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  • Battery Sizing for Surge Loads

    I somewhat understand the peukert effect and I understand sizing the batteries for the expected load. What I am trying to get my head around is sizing for seldom usage of say a table saw. I have a woodworking shop that I use for a hobby and I would rather not have to way oversize my batteries to support my woodworking habit. Can 1000AH 48v FLA batteries handle the startup draw of a 3hp table saw?

    I am still trying to figure out what I don't know so I can figure out what to ask

  • #2
    You may be better off finding a 3 phase motor for your table saw and then installing a VF drive on it so you have a slow startup. A VF drive can cut your load surge down from 3 or 4 times nameplate current to not much more then nameplate. I wish some company would come up with low cost single phase output VF drives but the market seems to be three phase. Three phase motors are a lot more rugged design than any single phase motor.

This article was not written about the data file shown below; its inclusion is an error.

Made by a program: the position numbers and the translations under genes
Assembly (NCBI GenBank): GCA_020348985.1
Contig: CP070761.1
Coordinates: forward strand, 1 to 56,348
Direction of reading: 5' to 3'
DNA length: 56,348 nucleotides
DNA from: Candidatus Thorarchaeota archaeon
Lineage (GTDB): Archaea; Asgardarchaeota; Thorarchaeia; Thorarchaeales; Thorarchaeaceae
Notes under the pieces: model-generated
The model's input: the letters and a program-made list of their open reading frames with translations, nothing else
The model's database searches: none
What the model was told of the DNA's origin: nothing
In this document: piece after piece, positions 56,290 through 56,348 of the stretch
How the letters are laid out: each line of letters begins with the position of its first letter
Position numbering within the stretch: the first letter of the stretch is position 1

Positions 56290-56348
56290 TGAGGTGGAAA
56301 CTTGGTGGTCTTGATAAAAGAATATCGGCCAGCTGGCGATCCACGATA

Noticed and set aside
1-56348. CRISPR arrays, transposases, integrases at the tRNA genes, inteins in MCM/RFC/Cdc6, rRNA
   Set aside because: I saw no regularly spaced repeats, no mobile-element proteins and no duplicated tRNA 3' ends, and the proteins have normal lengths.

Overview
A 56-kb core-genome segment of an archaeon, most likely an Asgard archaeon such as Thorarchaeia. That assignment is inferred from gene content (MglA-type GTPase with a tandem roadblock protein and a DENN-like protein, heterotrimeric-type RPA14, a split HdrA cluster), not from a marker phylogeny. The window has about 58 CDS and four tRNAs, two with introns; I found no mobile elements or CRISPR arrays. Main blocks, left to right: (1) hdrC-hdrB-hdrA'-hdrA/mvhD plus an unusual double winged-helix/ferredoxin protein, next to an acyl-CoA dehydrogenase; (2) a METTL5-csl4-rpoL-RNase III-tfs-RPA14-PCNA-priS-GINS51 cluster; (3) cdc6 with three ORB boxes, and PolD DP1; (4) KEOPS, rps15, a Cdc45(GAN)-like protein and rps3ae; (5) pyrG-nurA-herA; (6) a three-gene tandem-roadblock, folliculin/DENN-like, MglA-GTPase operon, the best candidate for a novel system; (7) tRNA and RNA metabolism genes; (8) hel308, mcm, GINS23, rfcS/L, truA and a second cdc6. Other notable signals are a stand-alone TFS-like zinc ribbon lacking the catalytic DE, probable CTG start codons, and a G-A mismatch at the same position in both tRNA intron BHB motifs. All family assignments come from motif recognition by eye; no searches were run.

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    • #3
      The issue is the battery Internal Resistance or Ri. As current flows through resistance, a voltage is developed. Voltage = Current x Resistance.

      So for Flooded Lead Acid batteries a typical True Deep Cycle 12 volt 100 AH battery when fully charged has an Ri of roughly .019 Ohm's which does not sound like much, but is quite significant. Significan enough that if you draw C/8 current (100 AH / 8 H = 12.5 amps), your Open Circuit Voltage (OCV) drops from 12.6 volts down to 12.6 - (12.5 amps x .019 Ohms) = 12.36 volts or roughly 3% of you power and voltage is lost on the wiring. That means a 12 volt 100 AH battery can only handle a 150 watt maximum continuous load.